[Date Prev][Date Next][Thread Prev][Thread Next][Date Index][Thread Index]

package changes

I'll give one more push for major changes before I decide that I'm
obstructing progress.

It is not clear to me how an implementation can reasonably assure that
"no two symbols accessible to a package have the same name" with
"reference style" USE-PACKAGE.  Consider the following simple case of
accidental shadowing:

Pn is a package; Sm is a symbol.

  1. P3 exports S1.
  2. P1 uses P3
  3. P1 uses P2.
  4. P2 exports	S1' (a non-EQ symbol with the same pname as S1).

Read-Read consistency is violated, since the result of interning "S1"
before step 4 will not be EQ to interning it after step 4.

Similarly, Print-Read and Print-Print consistency are violated: try
printing S1 immediately before step 4, Read the result or print it again
after step 4.

This problem can occur no matter what the searching order of the various
packages is.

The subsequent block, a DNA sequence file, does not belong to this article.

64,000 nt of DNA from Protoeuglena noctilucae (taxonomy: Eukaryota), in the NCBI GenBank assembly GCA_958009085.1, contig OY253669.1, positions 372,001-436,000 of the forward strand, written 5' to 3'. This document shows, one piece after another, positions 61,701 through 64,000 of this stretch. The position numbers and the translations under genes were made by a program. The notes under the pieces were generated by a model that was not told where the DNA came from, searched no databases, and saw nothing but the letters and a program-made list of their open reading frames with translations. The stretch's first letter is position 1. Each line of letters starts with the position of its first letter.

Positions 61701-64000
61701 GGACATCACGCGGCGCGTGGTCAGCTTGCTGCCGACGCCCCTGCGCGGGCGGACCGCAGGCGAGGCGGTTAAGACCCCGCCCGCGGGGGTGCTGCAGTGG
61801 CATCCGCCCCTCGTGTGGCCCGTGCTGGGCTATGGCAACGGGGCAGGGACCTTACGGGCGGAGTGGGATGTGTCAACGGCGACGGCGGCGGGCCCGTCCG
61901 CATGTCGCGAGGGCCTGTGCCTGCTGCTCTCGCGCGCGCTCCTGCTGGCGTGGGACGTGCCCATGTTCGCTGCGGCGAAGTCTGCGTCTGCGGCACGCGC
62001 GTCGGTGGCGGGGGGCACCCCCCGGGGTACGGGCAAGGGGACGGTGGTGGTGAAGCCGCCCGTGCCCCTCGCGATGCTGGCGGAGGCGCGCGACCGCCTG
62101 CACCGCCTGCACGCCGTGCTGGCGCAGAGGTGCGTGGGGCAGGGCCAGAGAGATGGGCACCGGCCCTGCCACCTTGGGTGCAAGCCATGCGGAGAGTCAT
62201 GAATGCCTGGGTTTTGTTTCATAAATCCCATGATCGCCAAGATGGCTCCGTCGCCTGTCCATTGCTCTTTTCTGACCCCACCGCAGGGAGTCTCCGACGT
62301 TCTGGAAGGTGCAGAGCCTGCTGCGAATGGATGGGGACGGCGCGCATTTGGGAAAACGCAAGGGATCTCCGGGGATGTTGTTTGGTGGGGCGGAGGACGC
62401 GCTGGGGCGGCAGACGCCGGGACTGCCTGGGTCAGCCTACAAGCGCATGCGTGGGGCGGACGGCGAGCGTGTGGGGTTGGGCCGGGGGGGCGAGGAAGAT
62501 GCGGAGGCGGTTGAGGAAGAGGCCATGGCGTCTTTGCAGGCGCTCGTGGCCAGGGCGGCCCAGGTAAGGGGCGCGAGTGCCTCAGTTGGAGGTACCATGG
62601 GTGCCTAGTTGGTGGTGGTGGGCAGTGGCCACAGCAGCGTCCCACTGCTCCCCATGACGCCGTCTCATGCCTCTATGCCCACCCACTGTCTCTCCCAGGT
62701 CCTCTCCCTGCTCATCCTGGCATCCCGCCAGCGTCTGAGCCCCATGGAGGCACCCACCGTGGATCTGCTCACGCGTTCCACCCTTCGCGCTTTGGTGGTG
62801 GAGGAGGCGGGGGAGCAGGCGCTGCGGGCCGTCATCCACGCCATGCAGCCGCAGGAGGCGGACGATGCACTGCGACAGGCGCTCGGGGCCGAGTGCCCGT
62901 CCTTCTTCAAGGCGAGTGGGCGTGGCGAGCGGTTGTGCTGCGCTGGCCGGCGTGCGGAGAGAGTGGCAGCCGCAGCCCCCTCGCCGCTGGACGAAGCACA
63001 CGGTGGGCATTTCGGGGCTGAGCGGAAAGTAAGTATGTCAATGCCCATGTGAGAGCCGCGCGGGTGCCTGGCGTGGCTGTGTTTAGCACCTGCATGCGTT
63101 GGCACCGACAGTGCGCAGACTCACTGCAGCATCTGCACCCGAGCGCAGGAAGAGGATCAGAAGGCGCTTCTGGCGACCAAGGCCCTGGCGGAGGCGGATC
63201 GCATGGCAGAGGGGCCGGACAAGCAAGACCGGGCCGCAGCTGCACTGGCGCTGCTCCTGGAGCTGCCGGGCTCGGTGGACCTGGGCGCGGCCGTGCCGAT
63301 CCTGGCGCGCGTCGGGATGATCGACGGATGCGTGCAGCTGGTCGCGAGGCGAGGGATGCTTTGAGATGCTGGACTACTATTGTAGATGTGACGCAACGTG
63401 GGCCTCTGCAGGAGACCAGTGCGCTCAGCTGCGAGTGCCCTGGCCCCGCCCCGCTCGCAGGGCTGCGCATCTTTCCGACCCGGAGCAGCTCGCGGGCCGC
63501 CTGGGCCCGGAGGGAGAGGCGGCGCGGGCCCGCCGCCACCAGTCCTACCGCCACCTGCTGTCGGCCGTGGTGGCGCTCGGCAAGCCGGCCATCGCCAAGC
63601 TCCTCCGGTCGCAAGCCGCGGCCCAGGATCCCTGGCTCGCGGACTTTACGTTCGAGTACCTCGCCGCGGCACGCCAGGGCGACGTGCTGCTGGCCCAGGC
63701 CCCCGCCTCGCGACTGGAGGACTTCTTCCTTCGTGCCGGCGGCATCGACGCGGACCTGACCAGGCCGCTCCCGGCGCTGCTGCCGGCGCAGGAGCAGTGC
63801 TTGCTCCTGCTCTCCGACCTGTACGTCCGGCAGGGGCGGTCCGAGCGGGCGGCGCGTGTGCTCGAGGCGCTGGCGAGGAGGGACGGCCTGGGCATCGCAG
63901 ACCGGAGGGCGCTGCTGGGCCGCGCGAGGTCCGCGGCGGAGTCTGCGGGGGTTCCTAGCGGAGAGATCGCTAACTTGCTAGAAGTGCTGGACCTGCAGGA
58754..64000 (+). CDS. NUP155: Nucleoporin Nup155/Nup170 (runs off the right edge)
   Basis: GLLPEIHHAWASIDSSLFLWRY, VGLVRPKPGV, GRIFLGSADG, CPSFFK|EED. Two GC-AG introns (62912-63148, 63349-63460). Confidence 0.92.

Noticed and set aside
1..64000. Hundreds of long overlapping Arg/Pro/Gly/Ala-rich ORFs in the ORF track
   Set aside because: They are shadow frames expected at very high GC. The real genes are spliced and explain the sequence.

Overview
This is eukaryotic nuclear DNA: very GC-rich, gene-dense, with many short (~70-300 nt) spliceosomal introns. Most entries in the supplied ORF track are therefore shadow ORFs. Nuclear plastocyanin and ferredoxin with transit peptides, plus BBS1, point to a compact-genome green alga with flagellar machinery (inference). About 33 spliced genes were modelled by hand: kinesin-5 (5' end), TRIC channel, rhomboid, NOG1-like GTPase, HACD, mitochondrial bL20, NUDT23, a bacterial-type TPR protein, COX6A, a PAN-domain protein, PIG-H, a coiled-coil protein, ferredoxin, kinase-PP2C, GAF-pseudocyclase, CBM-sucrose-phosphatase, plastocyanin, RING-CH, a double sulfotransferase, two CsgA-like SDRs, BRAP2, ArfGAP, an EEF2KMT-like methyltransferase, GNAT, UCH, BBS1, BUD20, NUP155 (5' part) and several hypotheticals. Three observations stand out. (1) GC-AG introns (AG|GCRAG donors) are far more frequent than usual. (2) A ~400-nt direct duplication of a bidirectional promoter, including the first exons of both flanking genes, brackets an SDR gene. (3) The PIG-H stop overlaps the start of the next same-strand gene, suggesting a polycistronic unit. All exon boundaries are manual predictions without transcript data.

It can be very expensive to check for. With INCLUDE-PACKAGE, you have to
find all packages using P2, and check that there is either a symbol with
pname "S1" appearing in the use list ahead of P2 or that there is no
conflicting symbol appearing after P2 in the use list to be assured that
this has not happened.  With INCLUDE-PACKAGE, it is much more
complicated, since step 4 may cause S1' to be exported to many different

A much worse problem is that after detecting this situation, the user
will then have to deal with potentially a lot of questions demanding
that he resolve conflicts between many symbols in many packages, perhaps
for packages he knows nothing about.


I propose modifying Fahlman's proposal as below.


  The only reason I can see to have these functions is to build big
packages out of little ones.  Here is a more tasteful solution
that requires no additional functions:

a) Define a package to represent the whole system, and export from it
all the symbols that users will want to import from it.  

b) For the little packages composing the system, build them in the
natural way, except IMPORT all the symbols from the package of part a.
These packages will define the various functions, properties, and values
associated with these symbols.  Each of these "internal" packages can
hide its own internal symbols, and communicate with other internal
packages by exporting symbols and importing them in the ordinary way.
The user won't see any of these symbols unless he imports them
intentionally from one of the internal packages.  So, the user can
see it as a single large system by just importing the package defined